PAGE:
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I pulled the stock off my old o/u and the trigger group was heavily "gunked" up with years of accumulated oil, grease, powder and dirt. I cleaned it with break free, rem action cleaner and powder blast. It looks like new now. The question is what lube do you like after a deep cleaning like this?
 

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I'm not familiar with "rem action cleaner and powder blast" but I assume both of them are solvents which don't leave any lubricant behind when they dry off. If so, they have stripped every bit of lubricant off the action, and it is now dry and bare, so it needs lubricant at each moving part.

In order to make sure I don't miss any points that need lube, I spray with BreakFree or RemOil - spray thoroughly and get everything wet. However, that will leave an excess of lube, which you need to remove to keep it from soaking into the stock wood (gun oil will ruin wood over a long time). If you have a source of dry compressed air, you may be able to blow the excess off. I use cleaning patches or Rags-In-a-Box to wipe it off. The whole thing may look dry when I finish, but there is still oil on the moving parts.
 

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Mr. Ben,

I take it that you do NOT put a grease on the contract points of the lockwork of your doubles. Do you find a thin film of CLP to be a good lube for contact points inside a double (sears, cocking levers, etc.)?

How may thousands of rounds can you go before relubing with CLP?

Thanks,

20 ga.
 

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20 ga. said:
How may thousands of rounds can you go before relubing with CLP?
I dunno. I shoot my guns a lot - about 20-25,000 rounds a year, I only clean and lube the action about twice a year, and I've never had a problem.

I adopted my lube method from Lawrence Pylinski, a gunsmith who travels in a mobil shop, going to big trap and skeet shoots. He services guns that get shot up to 40,000 rounds a year. He said he sprays with oil and blows off the excess with compressed air.

It would be hard to get grease into all the spots where it is needed - you might miss some. Grease can get stiff in very cold weather and cause malfunctions. Some people who shoot in extremely cold weather strip off all the lubricant and shoot it dry.
 

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MrBen said:
He said he sprays with oil and blows off the excess with compressed air.
That's an excellent way to do it.
I don't have access to compressed air at my house, only at work.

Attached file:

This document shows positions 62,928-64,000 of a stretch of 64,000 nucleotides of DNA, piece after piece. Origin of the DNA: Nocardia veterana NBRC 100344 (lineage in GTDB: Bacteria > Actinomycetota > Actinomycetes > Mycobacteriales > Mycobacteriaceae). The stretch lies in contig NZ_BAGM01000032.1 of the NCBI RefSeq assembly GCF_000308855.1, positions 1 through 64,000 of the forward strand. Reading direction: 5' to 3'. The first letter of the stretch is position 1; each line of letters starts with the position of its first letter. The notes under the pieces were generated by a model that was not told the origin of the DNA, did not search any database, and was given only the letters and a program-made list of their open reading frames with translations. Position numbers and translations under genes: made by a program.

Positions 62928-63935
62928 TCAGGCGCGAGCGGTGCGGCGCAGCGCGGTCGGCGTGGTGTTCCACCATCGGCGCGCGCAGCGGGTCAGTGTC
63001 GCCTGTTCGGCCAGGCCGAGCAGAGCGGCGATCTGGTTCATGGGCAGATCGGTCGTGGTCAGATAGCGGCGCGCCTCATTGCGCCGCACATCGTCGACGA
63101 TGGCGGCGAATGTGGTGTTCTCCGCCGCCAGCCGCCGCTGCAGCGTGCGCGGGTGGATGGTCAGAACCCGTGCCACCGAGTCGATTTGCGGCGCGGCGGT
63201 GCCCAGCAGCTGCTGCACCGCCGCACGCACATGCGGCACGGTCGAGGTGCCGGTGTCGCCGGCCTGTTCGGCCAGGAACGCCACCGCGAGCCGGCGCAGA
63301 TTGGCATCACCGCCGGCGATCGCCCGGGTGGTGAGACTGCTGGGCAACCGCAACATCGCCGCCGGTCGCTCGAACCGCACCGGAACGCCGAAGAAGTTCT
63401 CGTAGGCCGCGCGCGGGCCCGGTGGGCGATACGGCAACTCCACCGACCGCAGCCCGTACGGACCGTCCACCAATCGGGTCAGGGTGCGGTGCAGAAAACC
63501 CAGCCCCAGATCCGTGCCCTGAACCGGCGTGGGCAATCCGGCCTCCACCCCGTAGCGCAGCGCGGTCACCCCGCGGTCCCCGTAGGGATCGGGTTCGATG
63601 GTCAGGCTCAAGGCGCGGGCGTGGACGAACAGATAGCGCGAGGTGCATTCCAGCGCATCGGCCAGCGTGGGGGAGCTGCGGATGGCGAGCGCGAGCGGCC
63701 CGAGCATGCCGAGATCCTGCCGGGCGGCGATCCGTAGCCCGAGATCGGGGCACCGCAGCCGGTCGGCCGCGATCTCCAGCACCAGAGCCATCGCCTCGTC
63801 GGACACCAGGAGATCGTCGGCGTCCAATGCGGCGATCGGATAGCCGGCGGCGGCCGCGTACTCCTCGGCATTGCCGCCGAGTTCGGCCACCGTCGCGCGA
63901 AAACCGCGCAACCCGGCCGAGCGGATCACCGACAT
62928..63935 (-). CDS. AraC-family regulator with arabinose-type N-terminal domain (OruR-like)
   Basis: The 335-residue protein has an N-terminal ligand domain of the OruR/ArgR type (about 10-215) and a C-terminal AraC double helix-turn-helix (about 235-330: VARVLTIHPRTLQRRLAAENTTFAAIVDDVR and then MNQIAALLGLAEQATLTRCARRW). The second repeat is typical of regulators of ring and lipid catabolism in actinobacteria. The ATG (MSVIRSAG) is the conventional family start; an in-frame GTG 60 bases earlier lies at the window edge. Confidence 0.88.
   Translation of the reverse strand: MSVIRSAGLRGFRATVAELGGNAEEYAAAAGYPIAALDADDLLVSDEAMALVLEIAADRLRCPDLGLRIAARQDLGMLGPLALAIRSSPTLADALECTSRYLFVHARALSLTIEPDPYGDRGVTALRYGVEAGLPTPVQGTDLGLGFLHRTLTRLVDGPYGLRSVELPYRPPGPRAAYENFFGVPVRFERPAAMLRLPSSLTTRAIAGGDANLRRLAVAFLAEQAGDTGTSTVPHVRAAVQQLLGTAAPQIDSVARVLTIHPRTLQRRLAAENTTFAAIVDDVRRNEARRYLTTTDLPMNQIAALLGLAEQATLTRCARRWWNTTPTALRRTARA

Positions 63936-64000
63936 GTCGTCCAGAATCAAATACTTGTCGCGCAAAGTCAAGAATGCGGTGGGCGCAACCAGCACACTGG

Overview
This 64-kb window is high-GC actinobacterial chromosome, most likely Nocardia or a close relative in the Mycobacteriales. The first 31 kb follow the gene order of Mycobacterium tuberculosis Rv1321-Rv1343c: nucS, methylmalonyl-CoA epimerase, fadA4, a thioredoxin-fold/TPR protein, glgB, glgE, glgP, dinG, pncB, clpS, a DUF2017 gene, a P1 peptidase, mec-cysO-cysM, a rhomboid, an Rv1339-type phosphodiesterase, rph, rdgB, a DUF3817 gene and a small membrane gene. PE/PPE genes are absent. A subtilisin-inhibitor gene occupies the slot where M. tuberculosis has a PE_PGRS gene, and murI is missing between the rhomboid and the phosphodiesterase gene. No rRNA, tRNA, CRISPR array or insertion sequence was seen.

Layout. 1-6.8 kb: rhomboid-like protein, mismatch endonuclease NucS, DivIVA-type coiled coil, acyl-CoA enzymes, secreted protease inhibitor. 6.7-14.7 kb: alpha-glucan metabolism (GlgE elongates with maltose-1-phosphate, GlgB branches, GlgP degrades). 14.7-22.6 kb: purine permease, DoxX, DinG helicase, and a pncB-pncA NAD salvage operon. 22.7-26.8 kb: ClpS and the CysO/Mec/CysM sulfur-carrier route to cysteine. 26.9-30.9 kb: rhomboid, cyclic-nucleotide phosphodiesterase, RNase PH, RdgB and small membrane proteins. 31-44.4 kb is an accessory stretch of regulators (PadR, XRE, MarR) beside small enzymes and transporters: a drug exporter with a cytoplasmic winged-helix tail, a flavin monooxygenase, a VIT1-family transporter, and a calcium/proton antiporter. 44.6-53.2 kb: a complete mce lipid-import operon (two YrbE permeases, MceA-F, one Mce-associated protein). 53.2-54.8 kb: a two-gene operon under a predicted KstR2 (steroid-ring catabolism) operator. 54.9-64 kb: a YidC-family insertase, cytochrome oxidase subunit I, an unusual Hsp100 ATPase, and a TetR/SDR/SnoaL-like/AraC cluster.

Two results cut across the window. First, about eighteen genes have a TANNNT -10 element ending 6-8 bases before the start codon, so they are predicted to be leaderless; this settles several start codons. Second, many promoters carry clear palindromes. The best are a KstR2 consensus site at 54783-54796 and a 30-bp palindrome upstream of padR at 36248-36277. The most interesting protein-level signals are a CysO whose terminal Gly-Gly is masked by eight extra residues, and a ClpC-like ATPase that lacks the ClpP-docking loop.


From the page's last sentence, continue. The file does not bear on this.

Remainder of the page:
That's why i don't use CLP on trigger groups, it's to messy and runny and thick, rem-oil goes on thin and light, that's what you want for trigger groups.although i do put some shooters choice FP-10 on certain areas of a trigger group.
 

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Ben,

Thanks for the tip. Oils will work fine as they do get everywhere in the action. I suppose that Mr. Pylinski blows the excess off with compressed air because he does not have time to let it drip off overnight. I just let the action sit vertically or hang it up and in a few hours all the excess runs out.

20 ga.
 

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I use compressed air on mine to clean and dry it completely when needed.The thing is that my triggers just don't get that gunked up very often.If I do a regular cleaning on the trigger by wiping the dirty parts and using Q tips to get into the tough spots then I do a major job like that once a year at the most. If you don't have access to a compressor(which is the best tool I ever bought for my shop)you must have a neighbor with one or your local tire shop would probably be willing to help you out for the 2 minutes that it would take.
Dave
 

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It just occured to me that I used to own a portable air tank that I could fill at the service station and it had enough copacity to inflate a pretty good-sized tractor tire. I may still have it around somewhere, if my no-count brother-in-law didn't get ahold of it.

I wonder - could you replace the tire filler valve with a quick-disconnect fitting so you could either fill a tire or use a blow valve (what are those things called?)

Maybe I'll go look for that tank......
 

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Everybody should be using an inline seperator for any compressed air applications.I use my own shop compressor as my air source when painting vehicles and while sandblasting with no problem at all.Moisture content is at a bare minimum.Believe me,a gun is a lot more tolerant to a wee bit of moisture than $500 worth (or more) of automotive paint.If there's moisture in the air supply,the paint will let you know.Besides,my guns have been known to have spent just a wee bit of time in rainstorms that would rival the Indian monsoons.They will survive! :)
Dave
 

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I too use compressed air to clean trigger groups.....often, after a rinse with carb cleaner. I then spray the whole thing with breakfree and blow as much of the breakfree out of it with compressed air. There is a drier in my air lines and no moisture in my compressed air!
 
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